The World Forum on the Future of Democracy in Williamsburg, Va., was a great opportunity to reflect on the nature of democracy and what we have learned in the project so far. If I were to take one message away from the World Forum it would be that democracy is no spectator sport. Through the course of the three-day conference we were reminded that a successful democracy requires the active participation of its citizens. A vital question that we have to grapple with in the 21st century is how to ensure this participation in a world where voting and citizen participation is declining. Indeed one of the greatest threats to democracy today in the developed world is that citizens will disengage from the political process. Virginia Governor Tim Kaine alluded to this threat during his speech at the opening ceremony saying that it is more than possible in a few years that we will have to find a new word for a system of government that has universal suffrage but where very few people actually choose to vote.
The good news is that with a concerted effort, convincing people to become engaged in politics should be easy. In our interview, Hunter Rawlings, president emeritus of Cornell University, said that people should become interested in politics because the issues are interesting; the issues discussed at the World Forum, he said, are the most interesting things one can think of.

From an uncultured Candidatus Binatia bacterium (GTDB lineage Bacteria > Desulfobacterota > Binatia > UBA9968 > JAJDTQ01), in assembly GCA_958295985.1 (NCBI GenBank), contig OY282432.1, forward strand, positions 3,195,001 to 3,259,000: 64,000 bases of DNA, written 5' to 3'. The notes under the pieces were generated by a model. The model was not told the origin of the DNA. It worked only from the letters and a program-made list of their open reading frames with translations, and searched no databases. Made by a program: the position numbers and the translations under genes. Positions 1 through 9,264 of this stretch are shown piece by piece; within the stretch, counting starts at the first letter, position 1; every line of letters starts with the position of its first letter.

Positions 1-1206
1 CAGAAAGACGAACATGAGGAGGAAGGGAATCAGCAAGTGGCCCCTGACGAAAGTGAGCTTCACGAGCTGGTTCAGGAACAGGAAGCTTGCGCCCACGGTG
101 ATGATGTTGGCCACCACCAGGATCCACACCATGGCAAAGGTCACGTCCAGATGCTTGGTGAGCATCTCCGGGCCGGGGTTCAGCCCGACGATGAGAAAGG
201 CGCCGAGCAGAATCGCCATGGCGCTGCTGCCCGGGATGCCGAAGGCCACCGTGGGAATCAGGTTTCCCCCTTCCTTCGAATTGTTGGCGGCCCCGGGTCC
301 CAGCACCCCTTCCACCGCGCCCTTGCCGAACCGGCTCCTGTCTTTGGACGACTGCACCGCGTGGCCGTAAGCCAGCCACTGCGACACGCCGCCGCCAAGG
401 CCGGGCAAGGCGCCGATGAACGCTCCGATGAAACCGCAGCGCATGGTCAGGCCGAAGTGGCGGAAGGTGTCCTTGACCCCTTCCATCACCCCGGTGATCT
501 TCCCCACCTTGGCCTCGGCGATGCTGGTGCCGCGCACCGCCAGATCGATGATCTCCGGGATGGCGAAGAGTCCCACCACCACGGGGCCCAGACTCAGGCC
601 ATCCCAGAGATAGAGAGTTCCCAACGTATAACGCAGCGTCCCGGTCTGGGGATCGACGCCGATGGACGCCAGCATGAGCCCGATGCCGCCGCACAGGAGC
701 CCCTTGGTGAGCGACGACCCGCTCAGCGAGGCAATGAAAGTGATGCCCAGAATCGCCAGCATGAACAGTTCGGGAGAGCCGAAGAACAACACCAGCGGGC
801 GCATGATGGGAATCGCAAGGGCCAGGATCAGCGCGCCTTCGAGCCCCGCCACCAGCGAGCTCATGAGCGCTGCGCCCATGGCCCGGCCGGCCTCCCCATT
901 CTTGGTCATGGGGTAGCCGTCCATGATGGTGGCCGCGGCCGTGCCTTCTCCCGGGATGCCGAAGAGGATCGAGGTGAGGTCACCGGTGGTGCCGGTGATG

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One of the best ways of promoting citizenship and defending democracy is education. This was a point raised by Chan Heng Chee, Singapore's ambassador to the United States, who said it is very difficult to oppress an educated population.
View original media here: http://www.youtube.com/watch?v=BM5FRyY3TY8
Chan referred to formal education, but the term can be viewed in a wider context-- keeping up with the news and learning about the important issues facing one's community or country. It is for this reason that a free press is crucial to a functioning democracy. A point raised in a previous interview with Tala Dowlatshahi, of Reporters Without Borders, and why Freedom House regards freedom of the press to be the fundamental freedom of a functioning democracy as was explained by Paula Schriefer.
View original media here: http://www.youtube.com/watch?v=hhQtNIATjZQ
View original media here: http://www.youtube.com/watch?v=wqG7sLoCCVw
The greatest threat to democracy today comes from within, not from the outside. Although there are structural issues that can encourage and affect participation, such as the media and education, it is really in our hands to make sure that the democratic system works. iCitizenForum will continue this discussion.